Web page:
General observations suggests that university education does not necessarily prepare women for any definite roles. Some women study while waiting to get married; several go in for higher studies to get better marriage partners. With the exception of few technical fields, no mechanism or procedure exists in Pakistan to help young women and girls. The way to solve this problem is certainly not to put a halt on the women’s access to higher education, or to confine them to the four walls of women universities this is not to suggest that all women should be encouraged to enter the traditionally male fields solely for job market. In Pakistan, there is a gap between the expectations of the parents and the policy makers concerning the careers of highly educated women. In one of my studies, university women with only a few exceptions had only one major choice, viz., teaching. Ninety % of the women desired jobs similar to those recommended by their parents. None of them attempted different jobs and only 11% of them, as against 53% men, anticipated jobs that were different from those marked out for them.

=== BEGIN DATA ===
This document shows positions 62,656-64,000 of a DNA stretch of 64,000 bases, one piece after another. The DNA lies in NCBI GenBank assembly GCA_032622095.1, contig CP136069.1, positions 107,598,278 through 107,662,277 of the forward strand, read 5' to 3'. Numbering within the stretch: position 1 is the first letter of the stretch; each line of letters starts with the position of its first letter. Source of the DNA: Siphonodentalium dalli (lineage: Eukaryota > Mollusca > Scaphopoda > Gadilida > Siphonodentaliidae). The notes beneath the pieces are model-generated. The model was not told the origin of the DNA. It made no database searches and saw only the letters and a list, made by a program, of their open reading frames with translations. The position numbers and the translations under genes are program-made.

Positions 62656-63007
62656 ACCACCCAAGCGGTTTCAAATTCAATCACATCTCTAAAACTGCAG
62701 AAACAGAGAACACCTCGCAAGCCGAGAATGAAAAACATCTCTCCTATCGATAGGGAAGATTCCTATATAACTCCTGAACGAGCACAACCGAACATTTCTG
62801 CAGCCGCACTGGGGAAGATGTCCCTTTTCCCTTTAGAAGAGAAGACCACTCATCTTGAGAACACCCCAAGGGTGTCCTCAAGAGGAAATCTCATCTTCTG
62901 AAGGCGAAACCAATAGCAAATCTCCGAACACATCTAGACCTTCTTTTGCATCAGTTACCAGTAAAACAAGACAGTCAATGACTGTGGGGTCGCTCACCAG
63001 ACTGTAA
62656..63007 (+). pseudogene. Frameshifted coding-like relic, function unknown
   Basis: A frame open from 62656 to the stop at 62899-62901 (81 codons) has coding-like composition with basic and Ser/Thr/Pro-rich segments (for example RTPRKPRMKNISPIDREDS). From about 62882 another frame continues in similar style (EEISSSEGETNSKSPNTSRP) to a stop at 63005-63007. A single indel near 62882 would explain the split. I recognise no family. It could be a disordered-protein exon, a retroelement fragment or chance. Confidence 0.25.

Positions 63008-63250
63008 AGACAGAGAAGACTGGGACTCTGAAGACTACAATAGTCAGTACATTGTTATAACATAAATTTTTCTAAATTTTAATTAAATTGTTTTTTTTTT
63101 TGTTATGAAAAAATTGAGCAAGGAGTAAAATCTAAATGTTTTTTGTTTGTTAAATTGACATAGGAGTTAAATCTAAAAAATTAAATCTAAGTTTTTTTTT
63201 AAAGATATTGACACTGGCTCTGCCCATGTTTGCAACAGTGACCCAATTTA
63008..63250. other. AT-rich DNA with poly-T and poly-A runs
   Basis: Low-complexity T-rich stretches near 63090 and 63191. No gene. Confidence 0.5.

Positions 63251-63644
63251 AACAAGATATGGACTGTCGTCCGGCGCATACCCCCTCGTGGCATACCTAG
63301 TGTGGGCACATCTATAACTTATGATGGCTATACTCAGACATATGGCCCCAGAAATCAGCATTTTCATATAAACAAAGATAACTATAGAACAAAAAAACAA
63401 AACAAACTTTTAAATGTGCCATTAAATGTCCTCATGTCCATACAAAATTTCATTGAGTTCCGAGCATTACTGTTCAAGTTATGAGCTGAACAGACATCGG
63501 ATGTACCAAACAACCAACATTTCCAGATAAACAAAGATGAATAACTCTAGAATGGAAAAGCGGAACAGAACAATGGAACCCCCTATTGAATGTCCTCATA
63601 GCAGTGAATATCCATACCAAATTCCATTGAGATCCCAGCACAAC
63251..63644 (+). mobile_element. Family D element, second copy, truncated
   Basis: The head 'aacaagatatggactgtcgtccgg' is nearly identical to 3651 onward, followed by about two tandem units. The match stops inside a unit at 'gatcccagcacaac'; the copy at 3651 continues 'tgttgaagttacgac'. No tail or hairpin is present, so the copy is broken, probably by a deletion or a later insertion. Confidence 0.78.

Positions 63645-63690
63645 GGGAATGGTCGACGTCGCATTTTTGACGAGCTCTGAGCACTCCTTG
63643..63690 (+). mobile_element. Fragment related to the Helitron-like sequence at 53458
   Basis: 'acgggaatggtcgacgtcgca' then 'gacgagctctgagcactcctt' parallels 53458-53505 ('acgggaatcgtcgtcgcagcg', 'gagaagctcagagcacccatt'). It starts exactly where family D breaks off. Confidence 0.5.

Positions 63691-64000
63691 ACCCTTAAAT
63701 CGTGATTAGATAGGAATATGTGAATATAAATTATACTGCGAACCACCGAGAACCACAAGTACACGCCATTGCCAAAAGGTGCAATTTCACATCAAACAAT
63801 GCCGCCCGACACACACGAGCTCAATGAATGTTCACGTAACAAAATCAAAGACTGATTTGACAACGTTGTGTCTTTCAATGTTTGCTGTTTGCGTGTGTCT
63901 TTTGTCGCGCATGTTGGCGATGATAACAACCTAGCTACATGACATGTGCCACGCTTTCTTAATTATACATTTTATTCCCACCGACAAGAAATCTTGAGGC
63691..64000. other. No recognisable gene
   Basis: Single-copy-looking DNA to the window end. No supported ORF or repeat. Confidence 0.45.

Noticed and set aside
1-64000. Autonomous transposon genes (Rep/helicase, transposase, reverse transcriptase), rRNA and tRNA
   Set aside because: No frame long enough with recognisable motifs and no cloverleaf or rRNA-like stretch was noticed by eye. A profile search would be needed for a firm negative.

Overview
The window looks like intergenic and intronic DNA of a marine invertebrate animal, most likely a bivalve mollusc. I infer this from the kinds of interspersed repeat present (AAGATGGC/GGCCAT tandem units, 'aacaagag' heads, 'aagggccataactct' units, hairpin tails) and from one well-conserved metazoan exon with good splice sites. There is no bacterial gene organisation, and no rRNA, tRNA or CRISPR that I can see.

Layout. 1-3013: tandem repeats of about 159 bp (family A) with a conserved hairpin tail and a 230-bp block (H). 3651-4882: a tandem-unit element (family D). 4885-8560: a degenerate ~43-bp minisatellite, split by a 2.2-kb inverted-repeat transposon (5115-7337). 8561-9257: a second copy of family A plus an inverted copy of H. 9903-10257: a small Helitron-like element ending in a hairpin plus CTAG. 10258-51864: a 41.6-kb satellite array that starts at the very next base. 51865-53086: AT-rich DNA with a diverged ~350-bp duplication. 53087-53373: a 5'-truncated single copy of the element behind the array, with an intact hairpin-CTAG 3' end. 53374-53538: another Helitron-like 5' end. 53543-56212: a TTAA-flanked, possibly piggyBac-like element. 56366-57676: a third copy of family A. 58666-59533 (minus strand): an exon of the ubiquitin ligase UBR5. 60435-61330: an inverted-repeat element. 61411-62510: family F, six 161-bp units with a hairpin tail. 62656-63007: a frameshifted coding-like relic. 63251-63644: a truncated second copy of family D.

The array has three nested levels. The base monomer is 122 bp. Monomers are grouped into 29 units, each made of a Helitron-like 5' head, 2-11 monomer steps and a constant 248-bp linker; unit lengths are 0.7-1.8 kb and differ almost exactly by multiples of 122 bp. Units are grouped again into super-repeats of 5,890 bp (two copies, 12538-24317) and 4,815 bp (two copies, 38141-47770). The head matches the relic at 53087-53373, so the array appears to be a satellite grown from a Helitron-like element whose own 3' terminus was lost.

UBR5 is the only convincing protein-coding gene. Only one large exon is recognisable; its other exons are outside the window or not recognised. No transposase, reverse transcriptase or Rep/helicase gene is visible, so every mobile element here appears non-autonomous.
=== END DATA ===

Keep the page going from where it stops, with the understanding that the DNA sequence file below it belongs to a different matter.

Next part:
The need of the time is to provide a sound moral structure at the early stages for both boys and girls. A women’s university may emerge as a factor in creating uncertainties about career goals for women. Even if the women university p...
... middle of paper ...
...ed, employed women accounted for only 7 percent of the workforce; whereas in 1992 women's participation in the workforce had increased to account for 38 percent. Women's representation in higher educational institutions has also increased since the establishment of the People's Republic of China (Chen 160). This is all because she is encouraged to do that work, she don’t have to face the hurdles from society and are working side by side to men.
Chaudary M. Iqbal “Pakistani Society (A sociological Perspective and method)” : Aziz publishers Urdu Bazaar ,Lahore (Paistan) : pg 234
Chen, C.C. and Yu, KC and Miner, JB (1997). "Motivation to Manage: A Study of Women in Chinese State-Owned Enterprises". The Journal of Applied Behavioral Science 33 (2): 160.
“The Changing Pakistan Society” : “Proposal for A WOMEN’S UNIVERSITY: A SOCIOLOGICAL LOOK” : pg 319
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